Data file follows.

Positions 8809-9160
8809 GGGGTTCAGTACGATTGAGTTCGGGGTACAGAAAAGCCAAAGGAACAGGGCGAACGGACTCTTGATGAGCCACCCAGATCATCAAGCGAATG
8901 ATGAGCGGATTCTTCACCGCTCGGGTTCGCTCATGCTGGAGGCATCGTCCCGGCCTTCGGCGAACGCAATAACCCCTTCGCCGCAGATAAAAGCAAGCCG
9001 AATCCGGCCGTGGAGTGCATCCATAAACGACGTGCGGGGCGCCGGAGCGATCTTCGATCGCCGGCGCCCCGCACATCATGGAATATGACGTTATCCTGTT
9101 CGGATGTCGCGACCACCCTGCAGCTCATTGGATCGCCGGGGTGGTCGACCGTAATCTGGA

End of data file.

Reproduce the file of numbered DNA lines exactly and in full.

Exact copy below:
Positions 8809-9160
8809 GGGGTTCAGTACGATTGAGTTCGGGGTACAGAAAAGCCAAAGGAACAGGGCGAACGGACTCTTGATGAGCCACCCAGATCATCAAGCGAATG
8901 ATGAGCGGATTCTTCACCGCTCGGGTTCGCTCATGCTGGAGGCATCGTCCCGGCCTTCGGCGAACGCAATAACCCCTTCGCCGCAGATAAAAGCAAGCCG
9001 AATCCGGCCGTGGAGTGCATCCATAAACGACGTGCGGGGCGCCGGAGCGATCTTCGATCGCCGGCGCCCCGCACATCATGGAATATGACGTTATCCTGTT
9101 CGGATGTCGCGACCACCCTGCAGCTCATTGGATCGCCGGGGTGGTCGACCGTAATCTGGA